“Yes, Annie, she’s gone.”

“Did she cry?”

“No, she was so excited about the carriage she didn’t turn around. She will cry tonight no doubt when she realizes she is to spend her life at the house but she’ll come around, so don’t fret. It’s a better life for her than the cotton field.”

“I hope so, Samuel, I really do.”

Annie placed her baby boy in his crib and began the supper preparations. Her tears mixed with the vegetable water as she peeled potatoes. She would delay telling Samuel she might be pregnant again. Later as her family ate, she reached out for Sasha’s hand but felt emptiness. She knew the money would help the rest of the family until the oldest ones left home but thoughts of what her little girl might have to endure in the big house haunted her dreams for many months.

clockwork bird

To Kill The Windup Bird – this story has been removed as an extended version has been contracted to Steampunk Ink.

An Interview with Craig Boyack…


Boyack

What inspired you to write your first book?

I started writing in the 1980s, but gave it up for family and fun. Then I got bored one winter, at 48 years of age, plus I had technology that surpassed anything in the 1980s. This one is a trunk novel today. It was a western steampunk story with ice age mammals running around.

My newest book is called Will O’ the Wisp. It’s the story of a teenage girl coming face to face with an ancient family curse.

WillOWisp

How did you come up with the title?

Will O’ the Wisp is a natural phenomenon, that has become a cryptid. It is a mysterious floating light. People all over the world made up legends about them, so I did too.

Is this your first book? How many books have you written (published or unpublished)?

My first two novels are trunk novels that nobody will ever see. I have five books available on Amazon.

Is there a message in your novel that you want readers to grasp?

I can firmly answer no. I read to escape, and believe there are others out there like me. My stories are pure entertainment.

How much of the book is realistic?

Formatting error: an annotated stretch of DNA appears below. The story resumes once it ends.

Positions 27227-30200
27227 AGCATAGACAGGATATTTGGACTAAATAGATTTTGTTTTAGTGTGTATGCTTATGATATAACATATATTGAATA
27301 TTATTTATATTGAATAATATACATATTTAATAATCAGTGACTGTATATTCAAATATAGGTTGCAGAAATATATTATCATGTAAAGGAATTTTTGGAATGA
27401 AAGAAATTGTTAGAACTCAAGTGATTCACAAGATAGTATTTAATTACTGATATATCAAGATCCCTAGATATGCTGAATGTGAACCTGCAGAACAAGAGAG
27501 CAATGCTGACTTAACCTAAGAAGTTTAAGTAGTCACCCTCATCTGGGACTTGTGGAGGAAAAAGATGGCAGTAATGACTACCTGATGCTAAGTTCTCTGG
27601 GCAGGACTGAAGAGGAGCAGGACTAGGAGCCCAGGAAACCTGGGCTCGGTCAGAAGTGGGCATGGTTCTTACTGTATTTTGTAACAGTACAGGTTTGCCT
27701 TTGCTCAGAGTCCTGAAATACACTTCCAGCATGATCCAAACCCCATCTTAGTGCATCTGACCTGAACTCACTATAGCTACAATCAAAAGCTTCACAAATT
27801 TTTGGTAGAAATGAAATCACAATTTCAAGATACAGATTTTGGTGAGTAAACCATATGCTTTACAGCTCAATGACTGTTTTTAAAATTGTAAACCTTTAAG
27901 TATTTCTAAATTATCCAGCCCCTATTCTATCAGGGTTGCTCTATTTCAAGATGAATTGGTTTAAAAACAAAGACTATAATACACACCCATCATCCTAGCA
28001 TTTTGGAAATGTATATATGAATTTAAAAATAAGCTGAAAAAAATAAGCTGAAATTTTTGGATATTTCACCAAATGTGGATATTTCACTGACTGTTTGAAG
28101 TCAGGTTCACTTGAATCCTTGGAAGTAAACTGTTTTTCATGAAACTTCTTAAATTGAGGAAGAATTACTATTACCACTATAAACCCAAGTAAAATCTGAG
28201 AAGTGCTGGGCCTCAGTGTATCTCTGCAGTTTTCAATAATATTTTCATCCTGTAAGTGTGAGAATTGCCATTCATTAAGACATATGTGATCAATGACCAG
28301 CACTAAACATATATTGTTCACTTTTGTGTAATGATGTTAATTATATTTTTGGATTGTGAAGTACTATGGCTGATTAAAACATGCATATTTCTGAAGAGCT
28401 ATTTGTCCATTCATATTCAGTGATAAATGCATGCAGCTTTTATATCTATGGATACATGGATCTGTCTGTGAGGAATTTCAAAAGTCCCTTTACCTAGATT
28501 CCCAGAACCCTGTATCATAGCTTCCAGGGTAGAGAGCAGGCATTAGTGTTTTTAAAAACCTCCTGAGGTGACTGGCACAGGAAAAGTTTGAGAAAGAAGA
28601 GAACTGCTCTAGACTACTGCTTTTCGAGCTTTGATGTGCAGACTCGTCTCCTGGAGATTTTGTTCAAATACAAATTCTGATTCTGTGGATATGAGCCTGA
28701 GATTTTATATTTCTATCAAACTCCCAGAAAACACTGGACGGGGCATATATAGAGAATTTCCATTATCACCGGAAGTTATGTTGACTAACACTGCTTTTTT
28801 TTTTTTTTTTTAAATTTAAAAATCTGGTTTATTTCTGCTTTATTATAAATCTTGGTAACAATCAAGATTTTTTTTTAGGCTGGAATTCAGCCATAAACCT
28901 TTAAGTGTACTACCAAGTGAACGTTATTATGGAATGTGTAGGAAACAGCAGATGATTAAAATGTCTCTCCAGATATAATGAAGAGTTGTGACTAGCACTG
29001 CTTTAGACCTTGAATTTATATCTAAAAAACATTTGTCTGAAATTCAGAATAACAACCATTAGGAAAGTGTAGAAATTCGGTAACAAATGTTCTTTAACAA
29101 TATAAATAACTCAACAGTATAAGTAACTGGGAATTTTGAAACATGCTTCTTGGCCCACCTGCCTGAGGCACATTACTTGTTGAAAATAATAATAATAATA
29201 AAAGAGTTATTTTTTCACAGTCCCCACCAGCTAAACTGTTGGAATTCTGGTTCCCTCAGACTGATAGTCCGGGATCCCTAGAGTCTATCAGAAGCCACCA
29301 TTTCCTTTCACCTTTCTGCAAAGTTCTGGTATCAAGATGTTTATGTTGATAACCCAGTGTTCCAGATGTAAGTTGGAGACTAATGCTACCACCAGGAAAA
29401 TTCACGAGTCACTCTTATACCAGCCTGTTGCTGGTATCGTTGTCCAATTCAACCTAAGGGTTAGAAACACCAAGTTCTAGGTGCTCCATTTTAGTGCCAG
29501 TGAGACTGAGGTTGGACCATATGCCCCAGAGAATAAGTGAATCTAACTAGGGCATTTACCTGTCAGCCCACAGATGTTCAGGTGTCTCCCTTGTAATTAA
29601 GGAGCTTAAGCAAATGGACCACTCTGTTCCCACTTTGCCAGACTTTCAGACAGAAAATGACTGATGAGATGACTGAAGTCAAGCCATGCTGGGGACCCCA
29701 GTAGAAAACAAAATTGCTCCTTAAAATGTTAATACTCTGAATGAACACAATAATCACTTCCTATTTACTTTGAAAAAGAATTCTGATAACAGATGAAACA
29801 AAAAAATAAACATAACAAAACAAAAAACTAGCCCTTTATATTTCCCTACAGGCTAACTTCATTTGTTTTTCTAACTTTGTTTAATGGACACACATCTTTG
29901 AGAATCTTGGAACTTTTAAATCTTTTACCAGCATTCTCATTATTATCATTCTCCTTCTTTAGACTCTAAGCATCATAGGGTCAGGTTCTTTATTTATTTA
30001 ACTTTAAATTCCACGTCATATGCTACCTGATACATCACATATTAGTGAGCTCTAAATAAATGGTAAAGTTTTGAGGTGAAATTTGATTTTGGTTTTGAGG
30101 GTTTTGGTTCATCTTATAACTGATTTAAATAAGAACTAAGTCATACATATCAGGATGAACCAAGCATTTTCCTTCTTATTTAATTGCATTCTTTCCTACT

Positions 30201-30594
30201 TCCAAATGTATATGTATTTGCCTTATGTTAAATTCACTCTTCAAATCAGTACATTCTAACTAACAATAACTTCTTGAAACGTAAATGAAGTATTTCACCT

The story takes place in the 1970s, and I went to great lengths to make sure it was an accurate reflection. (Anyone remember Quisp cereal, Montgomery Wards, International Harvester?) my main character, Patty, is fifteen. She has a love/hate relationship with her mother. She also has to face a few teenage coming of age moments. That part is realistic.

Are your characters based on someone you know, or events in your own life?

They are not. I created the characters and tried to really get into them.

Arson

If you had to do it all over again, would you change anything in your latest book?

I’m sure every author would. I believe there is a time to stop picking at it and set it free. I’m very happy with this story, and the reviewers appear to be too.

Do you have anything specific that you want to say to your readers?

This story is suitable for young adults. Not all of my tales are, but your own teenagers can enjoy this one too.

Panama

What is your favorite part/chapter of your book/project?

I’m really happy with the climax in this one. It stitched together some supernatural elements with a coming of age moment and a big dose of fear. It just worked out really well.

What is your favorite theme/genre to write?

I write speculative fiction, and don’t limit myself to one corner. My stories are science fiction, paranormal, and fantasy. Will O’ the Wisp is a paranormal story.

Is there one subject you would never write about as an author? What is it?

We never really think about it, but if a topic doesn’t interest me I won’t force a story. There are too many things that do interest me to worry about it.

Wild Concept

What book are you reading now?

As I type this, I’m between books. I have Beginning of a Hero, by Charles Yallowitz up next on my iPad. I may start it by the time this posts. I just finished Maplecroft by Cheri Priest.

Are there any new authors that have grasped your interest?

Yes, and I’m loathe to name names. If I forget someone, I’ll hurt someone’s feelings. These are all indie authors, and I’m really cheering for them.

Do you see writing as a career?

In some kind of dream world, sure. The realities of the 21st Century are that I have a full time job. An FTJ with paid vacation, insurance, and retirement.

Where do you see yourself in ten years?

Hopefully, continuing to do the things I love. At 64 I expect to still be working, and putting out books.

Is there anything you find particularly challenging in your writing?

There is a huge learning curve here. I learn and adapt, just like anyone else. It’s part of what appeals to me about writing. Perfection cannot be attained, only improvement.

Have you ever hated something you wrote?